But then thought that dawned on me as I drove home from that party was this: 

“My gosh, what else have I been missing? Or noticed? What else about being black in America is it possible that I don’t know? Or understand? What other joys and traditions can I learn from? What other laments and hardships can I not nearly appreciate? 

How does their experience and history in this country affect how they see and what they see? Where are the overlaps and where are there real distinctions in understanding? 

Why is it many of them think much more actively about and prepare more readily the moments they are pulled over? 

Why is it I have almost no books by African American authors or almost anyone outside of an Anglo-American reality? How is it I’ve let that voice in God’s kingdom be so muted in comparison? And actually…why is that true also when it comes to others tribes, tongues, and nations on my bookshelf? 

Question after question…each making clear how incomplete my understanding and appreciation was for my sisters and brothers. 

The questions humbled me, convicted me, motivated me. 

And, also…the questions that cascaded down upon my soul were the form that Jesus’ word of peace took in my life at that time. 

It was a word of wholeness working in my incomplete areas, my blindspots…and it was a peace that came precisely through the gift of table fellowship.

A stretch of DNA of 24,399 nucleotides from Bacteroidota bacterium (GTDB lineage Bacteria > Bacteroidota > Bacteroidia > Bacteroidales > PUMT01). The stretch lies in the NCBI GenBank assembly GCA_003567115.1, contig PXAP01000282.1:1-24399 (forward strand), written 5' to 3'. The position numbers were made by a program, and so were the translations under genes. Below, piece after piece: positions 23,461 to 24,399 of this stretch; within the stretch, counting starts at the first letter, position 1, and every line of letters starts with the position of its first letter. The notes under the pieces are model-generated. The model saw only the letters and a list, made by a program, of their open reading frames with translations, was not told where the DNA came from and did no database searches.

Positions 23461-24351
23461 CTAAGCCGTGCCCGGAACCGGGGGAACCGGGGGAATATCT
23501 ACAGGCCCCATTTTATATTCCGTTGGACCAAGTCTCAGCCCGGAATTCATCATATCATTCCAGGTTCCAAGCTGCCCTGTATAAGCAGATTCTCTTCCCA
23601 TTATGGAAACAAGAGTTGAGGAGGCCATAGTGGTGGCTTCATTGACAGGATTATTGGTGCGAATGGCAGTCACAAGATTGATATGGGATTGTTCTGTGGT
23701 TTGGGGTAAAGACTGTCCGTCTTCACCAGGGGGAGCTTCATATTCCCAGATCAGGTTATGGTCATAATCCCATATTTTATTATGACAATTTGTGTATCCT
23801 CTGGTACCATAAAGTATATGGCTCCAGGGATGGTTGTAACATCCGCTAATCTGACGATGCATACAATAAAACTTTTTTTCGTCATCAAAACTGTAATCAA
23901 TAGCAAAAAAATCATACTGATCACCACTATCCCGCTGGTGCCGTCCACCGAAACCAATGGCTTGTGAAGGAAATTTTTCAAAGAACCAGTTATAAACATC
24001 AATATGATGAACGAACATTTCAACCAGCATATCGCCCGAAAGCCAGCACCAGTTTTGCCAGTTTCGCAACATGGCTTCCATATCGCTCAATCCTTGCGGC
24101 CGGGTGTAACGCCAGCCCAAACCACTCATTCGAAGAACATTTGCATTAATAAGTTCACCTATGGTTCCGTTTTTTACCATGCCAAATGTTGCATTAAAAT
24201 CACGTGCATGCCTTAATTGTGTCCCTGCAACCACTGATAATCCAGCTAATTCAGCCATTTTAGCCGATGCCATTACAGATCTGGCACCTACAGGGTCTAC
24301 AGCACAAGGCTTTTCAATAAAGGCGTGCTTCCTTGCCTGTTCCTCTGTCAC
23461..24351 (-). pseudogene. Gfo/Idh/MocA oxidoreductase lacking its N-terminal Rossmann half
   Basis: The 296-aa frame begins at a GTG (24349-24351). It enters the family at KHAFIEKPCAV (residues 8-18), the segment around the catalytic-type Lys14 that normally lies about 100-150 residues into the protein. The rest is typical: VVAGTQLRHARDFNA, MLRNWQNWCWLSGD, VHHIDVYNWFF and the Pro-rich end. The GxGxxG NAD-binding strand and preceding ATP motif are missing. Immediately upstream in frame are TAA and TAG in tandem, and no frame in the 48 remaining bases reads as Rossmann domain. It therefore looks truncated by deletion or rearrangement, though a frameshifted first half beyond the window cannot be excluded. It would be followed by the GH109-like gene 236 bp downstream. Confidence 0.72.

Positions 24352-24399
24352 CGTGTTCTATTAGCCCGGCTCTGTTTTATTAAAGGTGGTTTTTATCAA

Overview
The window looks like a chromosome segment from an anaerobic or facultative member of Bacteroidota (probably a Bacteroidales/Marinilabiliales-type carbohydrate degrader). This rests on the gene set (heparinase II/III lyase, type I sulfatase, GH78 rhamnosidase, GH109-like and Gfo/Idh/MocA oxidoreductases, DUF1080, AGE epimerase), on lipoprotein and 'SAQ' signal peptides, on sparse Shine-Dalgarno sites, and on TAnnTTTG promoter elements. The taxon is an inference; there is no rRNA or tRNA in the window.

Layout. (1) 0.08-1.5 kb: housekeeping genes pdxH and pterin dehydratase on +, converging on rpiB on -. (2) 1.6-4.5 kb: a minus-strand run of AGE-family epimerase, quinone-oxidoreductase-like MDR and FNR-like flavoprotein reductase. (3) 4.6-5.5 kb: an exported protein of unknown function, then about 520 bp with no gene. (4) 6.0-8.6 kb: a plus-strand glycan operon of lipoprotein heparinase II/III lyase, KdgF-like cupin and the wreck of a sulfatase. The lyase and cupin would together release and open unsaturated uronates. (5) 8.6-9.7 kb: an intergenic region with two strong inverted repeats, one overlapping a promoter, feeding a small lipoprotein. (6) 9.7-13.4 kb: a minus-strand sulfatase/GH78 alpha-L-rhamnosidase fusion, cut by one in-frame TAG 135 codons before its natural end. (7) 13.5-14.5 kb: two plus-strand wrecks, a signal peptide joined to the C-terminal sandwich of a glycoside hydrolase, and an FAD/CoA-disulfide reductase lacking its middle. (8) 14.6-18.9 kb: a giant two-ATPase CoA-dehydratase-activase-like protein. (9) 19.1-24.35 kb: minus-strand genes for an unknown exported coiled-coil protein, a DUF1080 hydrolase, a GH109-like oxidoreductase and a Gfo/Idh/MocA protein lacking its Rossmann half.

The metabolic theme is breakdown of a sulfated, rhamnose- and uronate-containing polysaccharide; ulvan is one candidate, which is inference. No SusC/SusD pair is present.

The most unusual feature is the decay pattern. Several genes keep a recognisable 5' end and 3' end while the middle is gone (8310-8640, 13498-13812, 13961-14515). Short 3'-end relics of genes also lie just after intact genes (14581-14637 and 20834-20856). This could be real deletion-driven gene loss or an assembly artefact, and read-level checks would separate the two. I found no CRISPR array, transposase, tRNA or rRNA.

I am convinced in this time of violence and anger, this time of distrust and racial injustice, this time of divisions along any number of lines, and this time of talking past one another…that the piece of furniture of utmost importance for the church of Jesus Christ in this time especially – it must be the table. 

The Gospel of Luke is clear from start to finish, it is at table that time and again Jesus makes himself known and breathes a word of peace. 

Of shalom. 

Of wholeness upon every facet of life. 

And now that word of peace may be full of grace and compassion as at the Heck household or that word of peace may be a mix of joy and repentance and opening as at the birthday party…Or both. 

True, we remain mindful that with COVID it’s not like we can run and readily share table fellowship with anyone and everyone in the same way quite yet…And yet, as we make our hopeful plans for the coming months could look like…. 

  • What would it look like for us to prioritize opening our table? 
  • What would it look like to be open to receiving the invitation to a table or two – perhaps from those not normally on our radar? 
  • What kind of table gathering is one we have no idea how it could or would come together but maybe we just start praying for the Spirit to open doors we don’t know about out there…and also in here? 
  • What tables might we help convene? 
  • Which of our table gatherings would never happen except for the fact that we believe the church of Jesus Christ is about sitting at table, as equals, us and them? 

As Jesus puts it one point in the Gospel of Luke when describing the heavenly reality: “People will come from east and west and north and south, and will take their places at the feast in the kingdom of God.” And there we shall know the peace of God in every facet of life. May it be so on earth as it is in heaven. Amen. 

About Dr. Bobby Hulme-Lippert